uma previsão do tempo nevoeiro, a sopa de fiambre com ervilhas verdes secas

 All good things must come to an end, in this case the Thespian´s Christmas ham.This year it was a revelation in deliciousness. We had plentiful cold cuts and many a ham and egg collation but my attempt at Nasi Goreng was a disaster. It was all about the shrimp paste.Thank you Richard Turner of The Guardian, sadly we won´t be using your recipe again.The moment you throw just a teaspoonful of it in the pan it is guaranteed to clear any kitchen.What was that foul smell that was permeating the kitchen? Had something unspeakably horrible died in the larder or had I forgotten about a hard-boiled egg that might have rolled under the cooker before Christmas? You can´t quite locate the source,holding your nose as you search,you open the windows,put on the extractor fan and leave the house in the hope the odour may have dissipated on your return.
The big question here is why do I keep anything that smells so repellent in my larder.Time again for that annual pantrification folks.How time flies when you are enjoying yourself!! What other little nasties are lurking in my little shop of horrors?
Well with every permutation of glazed ham recipes
tried and tested its time for soup and one soup in particular ,"London Particular"  named after the thick blankets of yellow fog or `peasoupers´ that used to engulf London back in the day.I always feel a tingle when I make this soup, as I if I am being  transported back to that London smog with gaslight barely illuminating tarts with cigarettes leaning underneath them.
Barely a winter goes by without me making at least one batch of this fortifying broth.
Making homemade bone broth is arguably one of the most important techniques a Traditional Cook must incorporate into the kitchen routine on a very frequent basis.
Looking at a bone, you might think it has nothing to offer in terms of nutrition. Lick it, and it has an unpleasantly sandpapery texture. Bite into it, and all you get is a sore tooth. It looks so dead; what kind of useful nutrients could possibly be in there?
The answer: just about everything. Bones are a perfect example of why you should never judge a book by its cover. Locked away inside that hard shell is a wealth of essential nutrients – anti-inflammatory and gut-healing proteins, healthy fats, and a wealth of minerals just waiting to be used. Wild animals the world over know this: they’ll go straight for the bones every time they make a kill. Unlike dogs or vultures though, human beings aren’t built to crack open the bones with our bare teeth. Instead, we have to make our oversized primate brains earn their keep by cooking the bones to get at the goodness inside.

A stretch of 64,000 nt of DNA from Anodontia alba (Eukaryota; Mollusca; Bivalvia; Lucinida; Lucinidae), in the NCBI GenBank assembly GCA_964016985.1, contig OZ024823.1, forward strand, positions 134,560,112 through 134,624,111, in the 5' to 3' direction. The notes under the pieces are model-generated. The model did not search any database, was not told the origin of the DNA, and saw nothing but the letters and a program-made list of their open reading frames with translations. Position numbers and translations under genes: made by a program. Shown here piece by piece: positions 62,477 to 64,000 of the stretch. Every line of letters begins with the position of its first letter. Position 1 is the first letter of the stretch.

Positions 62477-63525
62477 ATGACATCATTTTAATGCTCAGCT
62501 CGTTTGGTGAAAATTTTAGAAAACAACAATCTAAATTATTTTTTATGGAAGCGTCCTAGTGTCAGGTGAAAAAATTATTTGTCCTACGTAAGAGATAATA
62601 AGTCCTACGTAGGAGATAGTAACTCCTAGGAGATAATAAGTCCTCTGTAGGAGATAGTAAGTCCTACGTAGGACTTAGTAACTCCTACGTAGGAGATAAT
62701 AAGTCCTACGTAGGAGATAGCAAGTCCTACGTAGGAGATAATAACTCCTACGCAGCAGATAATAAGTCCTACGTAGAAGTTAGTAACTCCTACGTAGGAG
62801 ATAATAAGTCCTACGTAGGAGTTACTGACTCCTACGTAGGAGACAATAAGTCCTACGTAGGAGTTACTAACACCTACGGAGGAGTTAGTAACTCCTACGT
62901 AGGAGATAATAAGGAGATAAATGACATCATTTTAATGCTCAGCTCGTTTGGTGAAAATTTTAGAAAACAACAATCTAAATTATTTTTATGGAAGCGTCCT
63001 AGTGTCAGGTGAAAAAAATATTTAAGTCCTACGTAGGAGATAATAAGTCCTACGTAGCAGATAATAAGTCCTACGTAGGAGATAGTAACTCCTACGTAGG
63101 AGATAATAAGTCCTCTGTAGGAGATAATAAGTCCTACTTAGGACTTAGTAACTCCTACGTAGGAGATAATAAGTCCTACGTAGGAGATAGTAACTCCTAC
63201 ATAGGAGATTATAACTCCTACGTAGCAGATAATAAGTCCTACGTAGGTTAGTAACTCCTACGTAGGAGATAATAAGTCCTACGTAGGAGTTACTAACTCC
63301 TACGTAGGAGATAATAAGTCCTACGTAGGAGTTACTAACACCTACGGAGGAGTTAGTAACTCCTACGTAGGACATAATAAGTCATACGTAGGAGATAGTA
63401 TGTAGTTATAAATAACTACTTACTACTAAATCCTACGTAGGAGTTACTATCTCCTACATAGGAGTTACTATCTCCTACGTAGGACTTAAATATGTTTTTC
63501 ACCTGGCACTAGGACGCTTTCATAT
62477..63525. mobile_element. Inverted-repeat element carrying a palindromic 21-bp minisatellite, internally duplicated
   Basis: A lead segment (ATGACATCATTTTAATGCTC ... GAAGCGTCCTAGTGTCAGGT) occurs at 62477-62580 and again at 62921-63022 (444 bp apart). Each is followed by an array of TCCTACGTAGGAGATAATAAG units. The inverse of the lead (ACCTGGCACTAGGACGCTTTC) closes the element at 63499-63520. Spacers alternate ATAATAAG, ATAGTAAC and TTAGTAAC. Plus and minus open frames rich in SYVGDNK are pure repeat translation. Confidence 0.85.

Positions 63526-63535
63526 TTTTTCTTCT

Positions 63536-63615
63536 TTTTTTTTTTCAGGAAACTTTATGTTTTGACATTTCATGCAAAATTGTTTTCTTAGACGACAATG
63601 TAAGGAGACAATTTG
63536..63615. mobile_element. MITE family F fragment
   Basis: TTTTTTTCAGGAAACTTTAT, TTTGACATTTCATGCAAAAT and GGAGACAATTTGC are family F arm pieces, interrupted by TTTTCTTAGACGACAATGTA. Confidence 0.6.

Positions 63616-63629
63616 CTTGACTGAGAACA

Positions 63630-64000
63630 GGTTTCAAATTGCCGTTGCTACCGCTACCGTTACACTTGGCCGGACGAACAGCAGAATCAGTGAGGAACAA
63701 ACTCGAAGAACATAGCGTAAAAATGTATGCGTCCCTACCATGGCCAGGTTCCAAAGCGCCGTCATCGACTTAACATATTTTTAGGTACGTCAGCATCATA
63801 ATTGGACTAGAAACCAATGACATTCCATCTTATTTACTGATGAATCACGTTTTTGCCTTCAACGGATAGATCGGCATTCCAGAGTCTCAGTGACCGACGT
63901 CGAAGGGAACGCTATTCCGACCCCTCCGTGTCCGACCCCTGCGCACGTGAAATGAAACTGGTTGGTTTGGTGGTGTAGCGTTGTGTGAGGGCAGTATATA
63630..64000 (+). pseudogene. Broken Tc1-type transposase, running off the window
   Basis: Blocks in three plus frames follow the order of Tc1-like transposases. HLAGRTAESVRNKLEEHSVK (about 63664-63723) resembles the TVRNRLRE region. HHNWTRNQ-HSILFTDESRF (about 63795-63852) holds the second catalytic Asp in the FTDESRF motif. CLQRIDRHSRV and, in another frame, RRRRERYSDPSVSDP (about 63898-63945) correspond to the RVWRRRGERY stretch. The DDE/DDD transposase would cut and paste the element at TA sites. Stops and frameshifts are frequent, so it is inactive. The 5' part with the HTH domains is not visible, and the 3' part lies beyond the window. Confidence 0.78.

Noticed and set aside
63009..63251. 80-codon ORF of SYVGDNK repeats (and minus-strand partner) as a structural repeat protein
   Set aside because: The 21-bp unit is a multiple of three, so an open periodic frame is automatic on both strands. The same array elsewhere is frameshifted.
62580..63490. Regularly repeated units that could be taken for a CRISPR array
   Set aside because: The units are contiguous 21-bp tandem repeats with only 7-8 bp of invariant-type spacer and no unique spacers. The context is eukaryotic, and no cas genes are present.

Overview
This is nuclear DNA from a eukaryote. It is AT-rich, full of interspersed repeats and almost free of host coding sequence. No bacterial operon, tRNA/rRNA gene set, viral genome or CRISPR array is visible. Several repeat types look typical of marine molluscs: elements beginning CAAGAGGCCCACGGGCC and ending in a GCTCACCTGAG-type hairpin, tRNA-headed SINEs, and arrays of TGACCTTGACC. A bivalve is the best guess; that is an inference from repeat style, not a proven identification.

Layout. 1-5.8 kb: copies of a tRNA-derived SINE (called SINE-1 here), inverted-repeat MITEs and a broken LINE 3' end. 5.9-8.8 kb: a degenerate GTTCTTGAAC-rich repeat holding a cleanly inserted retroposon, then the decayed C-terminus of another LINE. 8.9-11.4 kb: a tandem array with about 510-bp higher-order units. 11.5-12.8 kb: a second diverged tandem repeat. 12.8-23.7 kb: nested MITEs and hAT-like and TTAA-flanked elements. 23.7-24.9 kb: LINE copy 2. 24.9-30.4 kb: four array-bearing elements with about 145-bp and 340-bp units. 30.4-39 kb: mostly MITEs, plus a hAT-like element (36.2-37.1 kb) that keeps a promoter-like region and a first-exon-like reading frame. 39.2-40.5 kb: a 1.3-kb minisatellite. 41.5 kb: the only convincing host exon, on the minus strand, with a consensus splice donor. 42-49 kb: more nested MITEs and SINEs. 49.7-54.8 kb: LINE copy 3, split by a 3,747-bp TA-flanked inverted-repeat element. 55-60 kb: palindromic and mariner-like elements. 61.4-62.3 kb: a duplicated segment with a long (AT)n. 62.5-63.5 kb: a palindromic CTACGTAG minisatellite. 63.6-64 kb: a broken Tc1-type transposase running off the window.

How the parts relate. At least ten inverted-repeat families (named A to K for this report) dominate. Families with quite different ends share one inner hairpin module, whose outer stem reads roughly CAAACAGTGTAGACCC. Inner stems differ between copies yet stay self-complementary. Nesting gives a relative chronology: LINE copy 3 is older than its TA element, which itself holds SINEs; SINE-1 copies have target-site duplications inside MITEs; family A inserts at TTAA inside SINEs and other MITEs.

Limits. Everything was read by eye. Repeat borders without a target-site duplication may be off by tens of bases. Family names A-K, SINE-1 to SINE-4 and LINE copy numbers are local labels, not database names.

The old song – “Dem bones, dem bones, dem dry bones” – really got it all wrong. Bones aren’t dry at all; prepared properly, they’re one of the most nutrient-dense foods you can eat. And the price is right, too: think of how many bones we all throw out every week. Using those bones saves you a considerable amount of money, because it stretches a leg of lamb, a shoulder of pork or a roast chicken carcass into not one, but two high-quality sources of protein and fat. All the gristly, unattractive odd bits get a new way to be useful, and you save significantly on you weekly food bill.
So without further ado, add crunch to your lunch with this easy peasy Martha Stewart soup that features split peas, ham, and my addition of homemade cumin spiced croutons. Use leftover ham to make split pea soup prep even easier.Thanks Martha for this great recipe and for once your ingredients are not for 100 portions!! Well the book was called "Martha Entertains"

Split pea soup with ham
1 tablespoon olive oil
1 chopped medium onion
4 carrots, thinly sliced
3 celery stalks, thinly sliced
1 tablespoon dried thyme leaves
Coarse salt and ground pepper
2 cups home made chicken broth
1 bag (16 ounces) green split peas, picked over and rinsed
Ham bone plus 2 cups left over ham cut into 1/2-inch cubes

    In a heavy casserole with a lid, heat the oil over a medium heat. Add onion, carrots, celery, and thyme; season with salt and pepper. Cook until vegetables begin to soften, 5 to 8 minutes.
    Add broth, split peas, ham bone, and 5 cups water. Bring to a boil, reduce heat to medium-low, and partially cover; simmer until peas are soft, 30 to 45 minutes.
    Meanwhile,make cumin croutons:
    1 heaped teaspoon ground cumin
    1 heaped teaspoon whole cumin
    4 tablespoons extra virgin olive oil
    100g white bread cut into 3cm cubes

    Pre-heat the oven to 200C/390F/ gas mark 5. Toss the bread cubes around in a bowl with the cumin, a bit of salt and half the olive oil.Spread over a baking tray and bake in the oven, turning occasionally for 20 minutes until golden brown.
    Transfer to a paper-towel-lined plate.
    Remove and discard bone from soup. Working in batches, puree the soup in a blender (don't overfill); return to pot. Add ham cubes, and simmer until heated through. If necessary, thin with water. Add salt, pepper, to taste. Serve topped with the croutons.


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